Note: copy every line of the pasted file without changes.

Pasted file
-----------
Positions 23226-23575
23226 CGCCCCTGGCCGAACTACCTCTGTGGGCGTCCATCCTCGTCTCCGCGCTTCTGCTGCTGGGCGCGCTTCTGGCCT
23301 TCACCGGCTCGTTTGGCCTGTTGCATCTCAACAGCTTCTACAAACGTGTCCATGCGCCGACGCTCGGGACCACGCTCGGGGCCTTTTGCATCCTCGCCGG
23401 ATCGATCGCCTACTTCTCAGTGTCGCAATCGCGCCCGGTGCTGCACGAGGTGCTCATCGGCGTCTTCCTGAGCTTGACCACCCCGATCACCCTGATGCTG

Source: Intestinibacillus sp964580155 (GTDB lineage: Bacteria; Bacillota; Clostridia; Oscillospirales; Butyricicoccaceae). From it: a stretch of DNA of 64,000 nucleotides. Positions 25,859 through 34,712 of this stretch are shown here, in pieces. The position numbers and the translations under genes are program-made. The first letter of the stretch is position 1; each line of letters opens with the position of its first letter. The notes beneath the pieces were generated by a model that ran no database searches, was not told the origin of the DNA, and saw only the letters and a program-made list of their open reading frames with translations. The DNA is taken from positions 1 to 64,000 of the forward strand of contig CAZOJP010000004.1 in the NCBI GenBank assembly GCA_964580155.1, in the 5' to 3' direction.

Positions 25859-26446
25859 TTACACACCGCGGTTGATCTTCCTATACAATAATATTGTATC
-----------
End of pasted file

Positions 23226-23575
23226 CGCCCCTGGCCGAACTACCTCTGTGGGCGTCCATCCTCGTCTCCGCGCTTCTGCTGCTGGGCGCGCTTCTGGCCT
23301 TCACCGGCTCGTTTGGCCTGTTGCATCTCAACAGCTTCTACAAACGTGTCCATGCGCCGACGCTCGGGACCACGCTCGGGGCCTTTTGCATCCTCGCCGG
23401 ATCGATCGCCTACTTCTCAGTGTCGCAATCGCGCCCGGTGCTGCACGAGGTGCTCATCGGCGTCTTCCTGAGCTTGACCACCCCGATCACCCTGATGCTG

Source: Intestinibacillus sp964580155 (GTDB lineage: Bacteria; Bacillota; Clostridia; Oscillospirales; Butyricicoccaceae). From it: a stretch of DNA of 64,000 nucleotides. Positions 25,859 through 34,712 of this stretch are shown here, in pieces. The position numbers and the translations under genes are program-made. The first letter of the stretch is position 1; each line of letters opens with the position of its first letter. The notes beneath the pieces were generated by a model that ran no database searches, was not told the origin of the DNA, and saw only the letters and a program-made list of their open reading frames with translations. The DNA is taken from positions 1 to 64,000 of the forward strand of contig CAZOJP010000004.1 in the NCBI GenBank assembly GCA_964580155.1, in the 5' to 3' direction.

Positions 25859-26446
25859 TTACACACCGCGGTTGATCTTCCTATACAATAATATTGTATC